A Negative Association between Social Support and Depression in the Elderly Population of Amirkola City
Introduction: Depression is one of the most common psychiatric disorders in old age. The aim of the study was to investigate the relationship between social support and depression in elderly population of Amirkola city, northern Iran. Also, a few studies have been conducted to determine whether there is any association between social support and depression in different cultural settings, e.g. in western countries.
Methodology: This cross sectional study came from the Amirkola Health and Ageing Project (AHAP), that was undertaken among 1612 older people aged 60 years and over (881 males and 731 females) in Amirkola. The sampling method was done using the census records. Depression was assessed via the shortened 15 item version of Geriatric Depression Scale (GDS) and social support measured by the shortened 11 item version of the Duke Social Support Index (DSSI).
Results: The prevalence of depressive symptoms was 43.4%. The mean social support score in the subjects without depressive symptoms was 28.32±2.79 which has been significantly higher than those with depressive symptoms 25.86±3.44. Linear regression analysis displays the variables in the final model like social support, age, gender, education, living status; social support was negatively the most associated variable with depression (β for social satisfaction= -0.245, P<0.001 and for social interaction 0 -0.199 P<0.001). Thus for the males, those who are younger, those who are more educated, those who are married and those who are employed, their social support scores were higher.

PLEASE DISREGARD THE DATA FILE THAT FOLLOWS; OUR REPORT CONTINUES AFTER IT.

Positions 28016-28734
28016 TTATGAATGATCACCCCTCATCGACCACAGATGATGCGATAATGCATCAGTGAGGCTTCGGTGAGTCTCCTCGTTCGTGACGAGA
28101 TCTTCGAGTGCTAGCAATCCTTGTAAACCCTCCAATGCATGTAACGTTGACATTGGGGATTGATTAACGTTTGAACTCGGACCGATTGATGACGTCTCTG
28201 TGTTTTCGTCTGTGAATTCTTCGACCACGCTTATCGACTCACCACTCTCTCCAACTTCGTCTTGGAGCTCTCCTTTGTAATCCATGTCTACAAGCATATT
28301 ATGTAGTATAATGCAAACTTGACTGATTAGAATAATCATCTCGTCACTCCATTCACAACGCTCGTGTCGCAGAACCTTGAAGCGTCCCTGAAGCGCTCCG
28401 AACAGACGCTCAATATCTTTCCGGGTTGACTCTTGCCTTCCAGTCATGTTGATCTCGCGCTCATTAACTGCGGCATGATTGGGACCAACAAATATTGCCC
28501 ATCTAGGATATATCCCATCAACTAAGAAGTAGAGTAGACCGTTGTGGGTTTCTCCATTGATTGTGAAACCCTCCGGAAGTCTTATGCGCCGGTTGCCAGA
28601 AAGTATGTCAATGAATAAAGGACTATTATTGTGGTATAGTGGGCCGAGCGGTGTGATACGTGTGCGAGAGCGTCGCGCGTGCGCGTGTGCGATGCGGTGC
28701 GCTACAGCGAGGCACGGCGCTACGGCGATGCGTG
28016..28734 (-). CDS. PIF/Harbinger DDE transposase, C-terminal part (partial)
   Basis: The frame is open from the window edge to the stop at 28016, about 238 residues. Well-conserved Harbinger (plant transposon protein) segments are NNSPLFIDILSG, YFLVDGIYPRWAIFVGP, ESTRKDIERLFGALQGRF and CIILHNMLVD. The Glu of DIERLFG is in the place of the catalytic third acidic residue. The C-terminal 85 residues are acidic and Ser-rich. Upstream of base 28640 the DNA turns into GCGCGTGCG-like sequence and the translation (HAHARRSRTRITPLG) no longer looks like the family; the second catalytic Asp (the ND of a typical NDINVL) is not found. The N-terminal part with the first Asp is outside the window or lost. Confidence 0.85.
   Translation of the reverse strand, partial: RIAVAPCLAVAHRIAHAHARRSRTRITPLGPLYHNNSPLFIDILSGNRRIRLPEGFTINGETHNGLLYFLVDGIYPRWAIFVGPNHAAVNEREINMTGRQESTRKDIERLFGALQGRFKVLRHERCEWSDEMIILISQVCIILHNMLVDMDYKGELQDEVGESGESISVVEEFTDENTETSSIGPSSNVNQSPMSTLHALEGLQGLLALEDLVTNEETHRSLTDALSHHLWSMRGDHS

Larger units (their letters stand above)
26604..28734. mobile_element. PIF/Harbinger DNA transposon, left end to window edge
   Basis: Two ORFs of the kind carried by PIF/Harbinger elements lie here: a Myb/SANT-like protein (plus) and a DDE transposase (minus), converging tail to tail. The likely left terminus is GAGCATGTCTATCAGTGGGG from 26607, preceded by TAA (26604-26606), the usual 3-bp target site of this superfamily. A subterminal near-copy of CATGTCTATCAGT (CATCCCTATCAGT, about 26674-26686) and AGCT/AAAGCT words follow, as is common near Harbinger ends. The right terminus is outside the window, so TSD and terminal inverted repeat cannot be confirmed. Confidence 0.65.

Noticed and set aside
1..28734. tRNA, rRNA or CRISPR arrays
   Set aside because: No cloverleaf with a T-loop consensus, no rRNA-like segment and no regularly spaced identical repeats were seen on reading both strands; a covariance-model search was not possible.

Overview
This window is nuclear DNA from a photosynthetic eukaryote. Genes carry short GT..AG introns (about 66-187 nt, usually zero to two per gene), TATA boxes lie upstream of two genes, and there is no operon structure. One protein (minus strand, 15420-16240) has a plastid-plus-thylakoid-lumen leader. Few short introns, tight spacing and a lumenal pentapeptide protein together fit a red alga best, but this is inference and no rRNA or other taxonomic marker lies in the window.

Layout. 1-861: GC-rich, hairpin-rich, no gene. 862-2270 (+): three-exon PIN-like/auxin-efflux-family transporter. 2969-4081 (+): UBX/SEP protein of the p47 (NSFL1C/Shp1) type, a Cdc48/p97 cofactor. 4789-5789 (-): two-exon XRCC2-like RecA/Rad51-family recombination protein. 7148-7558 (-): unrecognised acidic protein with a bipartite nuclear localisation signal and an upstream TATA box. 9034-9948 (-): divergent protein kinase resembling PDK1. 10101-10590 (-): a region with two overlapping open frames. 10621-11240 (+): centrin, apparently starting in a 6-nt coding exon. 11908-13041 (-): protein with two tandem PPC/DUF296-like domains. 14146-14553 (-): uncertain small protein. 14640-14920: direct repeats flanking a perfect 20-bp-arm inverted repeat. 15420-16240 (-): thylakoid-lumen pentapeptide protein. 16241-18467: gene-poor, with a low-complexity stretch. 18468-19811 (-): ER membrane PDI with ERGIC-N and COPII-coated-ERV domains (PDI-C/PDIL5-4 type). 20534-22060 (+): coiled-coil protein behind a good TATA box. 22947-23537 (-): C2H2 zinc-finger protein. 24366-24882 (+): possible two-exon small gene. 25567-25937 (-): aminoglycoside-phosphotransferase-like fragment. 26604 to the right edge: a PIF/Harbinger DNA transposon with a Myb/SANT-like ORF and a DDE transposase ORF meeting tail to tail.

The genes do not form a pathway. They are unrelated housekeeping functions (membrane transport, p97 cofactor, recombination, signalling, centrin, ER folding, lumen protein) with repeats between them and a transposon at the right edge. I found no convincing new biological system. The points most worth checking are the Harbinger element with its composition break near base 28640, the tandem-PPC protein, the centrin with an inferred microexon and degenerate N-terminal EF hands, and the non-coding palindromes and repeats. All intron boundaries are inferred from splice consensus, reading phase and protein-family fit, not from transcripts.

Conclusions: Lack of social support is negatively associated with depression in the elderly people in Iran.
 Work Stress and Job Performance in Malaysia Academic Sector: Role of Social Support as Moderator
The present study aims to investigate the relationship role conflict, job control, social support and job performance among administration staff in University Utara Malaysia (UUM), Kedah. The research was designed by using quantitative approach and survey was conducted between 6th until 17th April, 2014 in UUM. Besides, 215 questionnaires were collected to analyze the data. Results indicate that a positive and significant relationship found between job control, social support and job performance. Besides, results indicated social support moderate between role conflict and job performance showed significant relationship. Practical implication of this study able to contributes to the UUM employees to be aware of the work stress issues in their workplace and able to maintain their job performance.Reference
 House, J.S., Umberson, D. and Landis, K.R., 1988. Structures and processes of social support. Annual review of sociology, 14(1), pp.293-318.
 Gottlieb, B.H. and Bergen, A.E., 2010. Social support concepts and measures. Journal of psychosomatic research, 69(5), pp.511-520.
 Lakey, B. and Cohen, S., 2000. Social support theory and measurement.
 Faramarzi, M., Hosseini, S.R., Cumming, R.G., Kheirkhah, F., Parsaei, F., Ghasemi, N. and Bijani, A., 2015. A negative association between social support and depression in the elderly population of Amirkola City. Journal of Advances in Medicine and Medical Research, pp.707-716.
 Ling, S.M. and Bhatti, M.A., 2014. Work stress and job performance in Malaysia academic sector: Role of social support as moderator. Journal of Economics, Management and Trade, pp.1986-1998.